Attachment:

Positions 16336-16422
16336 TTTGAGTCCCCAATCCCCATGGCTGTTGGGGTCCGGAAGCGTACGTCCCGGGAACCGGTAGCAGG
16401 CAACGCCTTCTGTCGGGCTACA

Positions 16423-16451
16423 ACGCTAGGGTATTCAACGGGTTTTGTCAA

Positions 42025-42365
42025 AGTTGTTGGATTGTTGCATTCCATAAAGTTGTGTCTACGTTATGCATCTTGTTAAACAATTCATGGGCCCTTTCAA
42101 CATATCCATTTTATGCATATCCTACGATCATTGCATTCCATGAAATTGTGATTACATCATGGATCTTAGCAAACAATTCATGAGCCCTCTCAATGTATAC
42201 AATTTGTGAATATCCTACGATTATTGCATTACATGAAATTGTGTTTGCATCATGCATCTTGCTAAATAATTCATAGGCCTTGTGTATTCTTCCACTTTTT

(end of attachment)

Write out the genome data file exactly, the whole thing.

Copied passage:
Positions 16336-16422
16336 TTTGAGTCCCCAATCCCCATGGCTGTTGGGGTCCGGAAGCGTACGTCCCGGGAACCGGTAGCAGG
16401 CAACGCCTTCTGTCGGGCTACA

Positions 16423-16451
16423 ACGCTAGGGTATTCAACGGGTTTTGTCAA

Positions 42025-42365
42025 AGTTGTTGGATTGTTGCATTCCATAAAGTTGTGTCTACGTTATGCATCTTGTTAAACAATTCATGGGCCCTTTCAA
42101 CATATCCATTTTATGCATATCCTACGATCATTGCATTCCATGAAATTGTGATTACATCATGGATCTTAGCAAACAATTCATGAGCCCTCTCAATGTATAC
42201 AATTTGTGAATATCCTACGATTATTGCATTACATGAAATTGTGTTTGCATCATGCATCTTGCTAAATAATTCATAGGCCTTGTGTATTCTTCCACTTTTT